First of all, Pakistan’s decision to completely bypass Kabul shows Islamabad’s disregard for a regime that, while it initially helped it come into power, lacks international legitimacy. An attack on Afghanistan thus directly undermines the Taliban’s claims to provide for the security and safety of its citizens under its auspices.
This is something that directly suits Washington’s needs, which sees attempts by China and Russia to fill the vacuum left with the US departure from Afghanistan as a direct challenge to its interests. China recently confirmed its eagerness to extend the China-Pakistan Economic Corridor, a US$62 billion collection of infrastructure projects under construction throughout Pakistan, to Afghanistan. Pakistan’s airstrike shows that the newly installed Shahbaz Sharif regime, while eager to revive the ailing CPEC in Pakistan itself, doesn’t share Beijing’s enthusiasm for expanding it, at least at the moment.
For now, Pakistan is focused on the US. As reports in the mainstream US media indicate, Washington has been meeting in Tajikistan with leaders of Afghanistan’s National Resistance Front (NRF) being led by Amrullah Saleh, Afghanistan’s former interior minister and head of intelligence. The NRF aims to start an armed resistance against the Taliban pretty soon.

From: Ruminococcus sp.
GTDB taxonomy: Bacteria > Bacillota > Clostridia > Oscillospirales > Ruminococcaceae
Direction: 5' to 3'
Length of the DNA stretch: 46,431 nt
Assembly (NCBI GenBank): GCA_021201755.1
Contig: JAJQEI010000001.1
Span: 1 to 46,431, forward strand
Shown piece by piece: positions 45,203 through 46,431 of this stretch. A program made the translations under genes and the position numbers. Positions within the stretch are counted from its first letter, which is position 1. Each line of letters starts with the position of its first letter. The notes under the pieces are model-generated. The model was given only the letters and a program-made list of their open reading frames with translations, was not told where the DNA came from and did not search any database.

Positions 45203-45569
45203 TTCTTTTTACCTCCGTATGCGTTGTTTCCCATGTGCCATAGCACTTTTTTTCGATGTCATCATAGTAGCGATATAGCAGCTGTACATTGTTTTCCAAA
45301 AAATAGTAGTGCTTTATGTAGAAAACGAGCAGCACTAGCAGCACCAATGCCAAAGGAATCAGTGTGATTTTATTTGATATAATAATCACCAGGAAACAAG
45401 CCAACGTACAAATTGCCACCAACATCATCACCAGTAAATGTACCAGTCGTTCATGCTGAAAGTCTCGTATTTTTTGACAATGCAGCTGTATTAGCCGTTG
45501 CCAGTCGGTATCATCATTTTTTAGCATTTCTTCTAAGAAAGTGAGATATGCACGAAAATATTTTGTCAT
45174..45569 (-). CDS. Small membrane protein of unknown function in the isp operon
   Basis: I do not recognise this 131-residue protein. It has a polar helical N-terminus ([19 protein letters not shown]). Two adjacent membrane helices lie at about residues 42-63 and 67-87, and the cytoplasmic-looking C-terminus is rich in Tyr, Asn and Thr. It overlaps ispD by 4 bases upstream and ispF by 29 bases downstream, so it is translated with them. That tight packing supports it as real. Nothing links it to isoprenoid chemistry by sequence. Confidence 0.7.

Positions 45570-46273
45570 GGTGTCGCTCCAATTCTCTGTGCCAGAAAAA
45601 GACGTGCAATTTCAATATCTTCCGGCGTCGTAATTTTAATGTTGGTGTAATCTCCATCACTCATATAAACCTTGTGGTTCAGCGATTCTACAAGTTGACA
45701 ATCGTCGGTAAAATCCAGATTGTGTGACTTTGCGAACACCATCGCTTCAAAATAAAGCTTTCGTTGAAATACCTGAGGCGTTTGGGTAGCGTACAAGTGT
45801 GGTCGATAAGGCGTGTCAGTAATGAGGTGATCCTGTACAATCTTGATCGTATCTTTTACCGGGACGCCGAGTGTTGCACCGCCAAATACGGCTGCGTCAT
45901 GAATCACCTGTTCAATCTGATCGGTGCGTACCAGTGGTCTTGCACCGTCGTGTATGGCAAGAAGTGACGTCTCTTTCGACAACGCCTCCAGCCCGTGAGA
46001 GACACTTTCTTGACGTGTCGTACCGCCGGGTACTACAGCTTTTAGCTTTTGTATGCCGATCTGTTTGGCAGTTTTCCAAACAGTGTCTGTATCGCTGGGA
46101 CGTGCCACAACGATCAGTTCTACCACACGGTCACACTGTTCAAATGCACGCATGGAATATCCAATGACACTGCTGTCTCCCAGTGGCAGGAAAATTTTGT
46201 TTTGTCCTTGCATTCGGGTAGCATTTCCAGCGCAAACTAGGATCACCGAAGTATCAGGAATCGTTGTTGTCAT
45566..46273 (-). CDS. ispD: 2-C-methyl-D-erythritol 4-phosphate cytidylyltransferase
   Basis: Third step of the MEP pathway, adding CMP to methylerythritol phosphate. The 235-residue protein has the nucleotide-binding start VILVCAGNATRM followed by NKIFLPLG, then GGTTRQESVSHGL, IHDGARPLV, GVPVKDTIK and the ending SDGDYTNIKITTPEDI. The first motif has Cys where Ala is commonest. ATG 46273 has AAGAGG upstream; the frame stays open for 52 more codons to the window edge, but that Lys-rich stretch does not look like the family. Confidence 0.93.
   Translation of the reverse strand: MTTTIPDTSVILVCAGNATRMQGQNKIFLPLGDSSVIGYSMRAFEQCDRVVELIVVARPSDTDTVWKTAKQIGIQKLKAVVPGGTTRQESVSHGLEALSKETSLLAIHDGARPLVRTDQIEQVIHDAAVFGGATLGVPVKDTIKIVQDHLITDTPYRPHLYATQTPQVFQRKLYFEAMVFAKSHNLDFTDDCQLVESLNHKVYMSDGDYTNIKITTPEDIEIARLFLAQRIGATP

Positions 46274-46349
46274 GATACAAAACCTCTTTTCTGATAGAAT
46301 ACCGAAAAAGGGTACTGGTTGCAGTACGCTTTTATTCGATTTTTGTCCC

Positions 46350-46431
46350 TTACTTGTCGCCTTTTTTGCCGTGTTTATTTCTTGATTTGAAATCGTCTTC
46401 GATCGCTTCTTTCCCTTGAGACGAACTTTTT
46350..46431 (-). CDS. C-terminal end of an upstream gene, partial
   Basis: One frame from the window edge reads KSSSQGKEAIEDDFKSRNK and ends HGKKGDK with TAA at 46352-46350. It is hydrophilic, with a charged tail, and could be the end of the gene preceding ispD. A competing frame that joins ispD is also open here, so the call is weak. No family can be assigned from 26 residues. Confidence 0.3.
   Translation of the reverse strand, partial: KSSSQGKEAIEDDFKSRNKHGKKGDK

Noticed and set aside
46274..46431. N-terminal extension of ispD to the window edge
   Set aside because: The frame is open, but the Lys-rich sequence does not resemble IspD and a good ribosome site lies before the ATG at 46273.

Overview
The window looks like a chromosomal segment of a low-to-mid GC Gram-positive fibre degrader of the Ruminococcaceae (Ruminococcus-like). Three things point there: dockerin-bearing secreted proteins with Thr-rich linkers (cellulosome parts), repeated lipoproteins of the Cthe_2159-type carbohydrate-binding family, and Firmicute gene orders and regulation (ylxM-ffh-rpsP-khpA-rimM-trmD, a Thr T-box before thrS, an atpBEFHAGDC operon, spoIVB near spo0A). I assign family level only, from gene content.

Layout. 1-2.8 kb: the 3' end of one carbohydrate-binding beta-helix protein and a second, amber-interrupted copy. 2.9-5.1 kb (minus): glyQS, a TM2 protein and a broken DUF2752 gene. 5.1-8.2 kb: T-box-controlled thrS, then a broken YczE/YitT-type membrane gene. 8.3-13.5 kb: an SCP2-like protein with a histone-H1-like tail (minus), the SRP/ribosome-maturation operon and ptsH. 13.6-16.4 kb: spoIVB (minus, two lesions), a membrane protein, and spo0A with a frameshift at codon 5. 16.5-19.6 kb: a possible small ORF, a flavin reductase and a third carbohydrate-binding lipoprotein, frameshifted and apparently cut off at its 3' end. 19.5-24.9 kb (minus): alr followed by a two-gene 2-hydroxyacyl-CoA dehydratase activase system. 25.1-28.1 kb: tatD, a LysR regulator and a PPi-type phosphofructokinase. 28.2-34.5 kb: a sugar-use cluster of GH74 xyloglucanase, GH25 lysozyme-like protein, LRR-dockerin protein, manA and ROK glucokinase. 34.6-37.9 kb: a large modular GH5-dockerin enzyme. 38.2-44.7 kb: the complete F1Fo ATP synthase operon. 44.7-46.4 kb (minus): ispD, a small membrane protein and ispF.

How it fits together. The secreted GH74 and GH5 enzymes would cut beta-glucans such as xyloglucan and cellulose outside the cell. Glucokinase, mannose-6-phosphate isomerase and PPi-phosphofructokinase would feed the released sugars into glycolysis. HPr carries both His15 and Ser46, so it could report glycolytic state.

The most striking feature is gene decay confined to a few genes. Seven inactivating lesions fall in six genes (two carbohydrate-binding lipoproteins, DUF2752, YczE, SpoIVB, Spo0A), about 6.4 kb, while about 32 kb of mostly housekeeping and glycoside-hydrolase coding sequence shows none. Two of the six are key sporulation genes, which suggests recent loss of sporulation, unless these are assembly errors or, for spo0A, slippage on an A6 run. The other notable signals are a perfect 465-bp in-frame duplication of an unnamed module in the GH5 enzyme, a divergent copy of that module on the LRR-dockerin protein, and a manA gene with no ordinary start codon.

With an armed resistance going on, it will become a lot more difficult for Kabul to win recognition – not only from the US and Europe but also from China and Russia. Beijing, the thinking goes, will be forced to take a step back from extending CPEC.
Therefore, with Pakistan now taking steps that undermine the Taliban’s unrecognized government, it comes as good news for the western-backed NRF and its sponsors in Washington. The NRF, while it condemned the killing of children and women in the airstrike, said that the “Taliban-occupying regime (is) the main cause of foreign aggression in Afghanistan. We emphasize the dismantling of the occupiers and proxy groups in Afghanistan.”
Much to the pleasure of Pakistan’s new administration, Washington did not condemn Pakistan’s airstrike – something that singles a growing convergence between both.
As it stands, the IMF, too, has already expressed its willingness to “work” with the new government, which means the Fund will extend its program and provide the rest of the US$3 billion to Islamabad to help it improve its dwindling economy. As recent reports indicate, the IMF has even increased its package from US$ 6 billion to US$ 8 billion.
But this is not going to be smooth sailing. There are major challenges. First, the Taliban can retaliate by extending more support to the TTP to carry out attacks inside Pakistan. A new wave of terrorism could emerge. Second, Pakistan will have to find a way to balance ties with Washington and China without getting involved in the “new cold war.” Pakistan’s military and economic ties with Beijing are too deep to be altered to appease Washington.
Therefore, while Pakistan takes steps to appease Washington, there is little denying that appeasement has a price tag, which authorities in Pakistan may not be able to afford.